Specify Children for jQuery Cycle Slideshows

The jQuery Cycle plugin is a versatile JavaScript plugin for making slideshows.

The default behavior is to fade in a new slide, let the viewer see the slide for four seconds, then fade out that slide as the next one fades in. Slides are faded in and out continuously and in a sequential manner. Unless specified in the options, a slideshow starts with the first slide and cycles through all slides, then loops back to the first slide, running continuously.

Options are available to change every aspect of the slideshow behavior, so the kind and timing of the transitions can be easily changed, as well as the starting and ending slides of the show.

It’s beyond the scope of this post to review all the Cycle options, but one option that may come in handy is the slideExpr option. The default value is ‘NULL‘ and it’s described as the “expression for selecting slides (if something other than all children is required)”.

So far, there are two instances where slideExpr has saved my day. Basically, it lets you specify the children of the slideshow and that’s important if you’re using WordPress or if you’re wrapping slides in links.

WordPress or Other CMS

Using JavaScript inside WordPress posts can be tricky. One has to properly register and queue up the scripts with the methods wp_register_script() and wp_enqueue_script() instead of inserting <script> tags in the page headers.

Still, things may not look right when a post is previewed because of the way that WordPress assembles the pages we see on the World Wide Web. WordPress or another content management system (CMS) may insert line breaks that interrupt the flow of a slideshow.

Remember, with the Cycle plugin every child element inside the slideshow container will become a slide. That means every CMS inserted <br /> will be treated as a slide. This produces a slideshow with long, blank pauses in between the actual slides, like the slideshow on the left below, #show_a.

Use slideExpr to specify the children elements for slideshows in WordPress. This avoids extraneous elements from the content management system from being interpreted as slides. See the slideshow on the right below, #show_b.

HTML Markup:

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The left slideshow, #show_a, shows a few different transitions without using slideExpr, which gives a background-colored pause or blank pause in between each slide. This slideshow assumes the first-level children are the elements to be manipulated in the slideshow.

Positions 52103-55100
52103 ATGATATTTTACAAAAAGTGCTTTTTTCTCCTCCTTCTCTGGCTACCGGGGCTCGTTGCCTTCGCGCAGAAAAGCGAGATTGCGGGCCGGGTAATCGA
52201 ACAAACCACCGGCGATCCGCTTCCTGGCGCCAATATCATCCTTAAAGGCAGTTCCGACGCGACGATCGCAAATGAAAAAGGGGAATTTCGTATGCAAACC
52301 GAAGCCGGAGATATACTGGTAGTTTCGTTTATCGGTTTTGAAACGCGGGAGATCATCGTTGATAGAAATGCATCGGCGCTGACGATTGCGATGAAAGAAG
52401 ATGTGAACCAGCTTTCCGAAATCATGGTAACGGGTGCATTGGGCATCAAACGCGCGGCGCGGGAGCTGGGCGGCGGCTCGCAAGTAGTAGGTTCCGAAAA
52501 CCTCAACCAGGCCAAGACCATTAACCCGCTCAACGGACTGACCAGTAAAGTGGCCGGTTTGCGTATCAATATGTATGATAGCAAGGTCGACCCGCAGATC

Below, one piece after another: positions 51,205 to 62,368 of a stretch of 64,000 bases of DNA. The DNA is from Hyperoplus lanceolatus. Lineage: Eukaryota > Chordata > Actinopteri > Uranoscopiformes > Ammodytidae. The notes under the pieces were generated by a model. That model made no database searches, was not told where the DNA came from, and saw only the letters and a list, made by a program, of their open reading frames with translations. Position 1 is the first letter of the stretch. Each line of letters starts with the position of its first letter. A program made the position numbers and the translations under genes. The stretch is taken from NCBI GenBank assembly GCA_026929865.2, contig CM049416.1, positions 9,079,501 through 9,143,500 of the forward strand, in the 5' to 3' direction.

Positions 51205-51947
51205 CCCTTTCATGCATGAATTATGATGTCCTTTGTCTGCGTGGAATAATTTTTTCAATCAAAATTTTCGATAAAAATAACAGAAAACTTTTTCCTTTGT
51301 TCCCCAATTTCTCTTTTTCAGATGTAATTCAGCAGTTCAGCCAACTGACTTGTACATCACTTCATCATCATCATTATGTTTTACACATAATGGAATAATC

The right slideshow, #show_b, shows the same transitions with slideExpr set to ‘img’. This gives the expected behavior where only the images, <img>, are treated as slides, not any other element that may be inserted by WordPress or by the developer.

JavaScript:

Wrapping slides

If you’re not using WordPress or another CMS, there may still be unexpected behavior with the Cycle plugin with respect to children of the slide show.

Any children in a container element can be used as a slide with the jQuery Cycle plugin. Designers can get as fancy or as funky as they want to with their slideshows because they ultimately have complete control. If you want to wrap each image in an anchor which is wrapped in a styling div, that’s ok.

Just remember to use slideExpr: ‘img’ if it is the images that you want to transition from slide to slide. HTML Markup is very similar to that above with different container ids for JavaScript and CSS targeting.

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In this example the slideshow on the left, #show_1, uses the ‘fadeZoom’ transition effect without slideExpr. Slideshow #show_2 on the right uses the ‘fadeZoom’ transition effect with slideExpr: ‘img’. Note how the actual transition effect is different depending on which element is serving as the slide.

JavaScript:

Note the empty paragraph in the HTML markup for each slideshow. Without specifying the slideExpr option, as in #show_1, the empty paragraph is treated as a slide and a blank space is shown for it. Slideshow #show_2 specifies that the images are to be the sliding elements, so no blank space is seen.

Certain transition effects problems may appear when wrapping slides with links in jQuery Cycle. Using the slideExpr option is an easy solution.

jQuery Cycle Plugin Working with Links

The Cycle plugin for use with the jQuery library can be described as a robust, mature and versatile JavaScript plugin. Plentiful options allow every aspect of a slideshow created with Cycle to be modified.

For interactive slideshows where you’d like the user to be able to click on a slide to get more information, wrap an anchor around each slide. Then, when the user clicks on a slide they will be shown the target link. You could show the user a larger image, an expanded view of a portion of the image, or more descriptive text about the slide.

The markup is straightforward, using an unordered list of links:

Transition Effects Problem

Wrapping anchors around each slide makes them clickable, but that introduces a potential problem when using the Cycle plugin. Some of the transition effects just won’t work as expected. In this example the children that will be manipulated inside the #show container are the anchor links, not the images. Even though we know it’s supposed to be the images that are to be swapped in and out of this slideshow, technically, the children that will be swapped are the anchors, and that makes a difference in how things will look. Images are contained inside the anchors, so the images won’t be manipulated, just the anchors.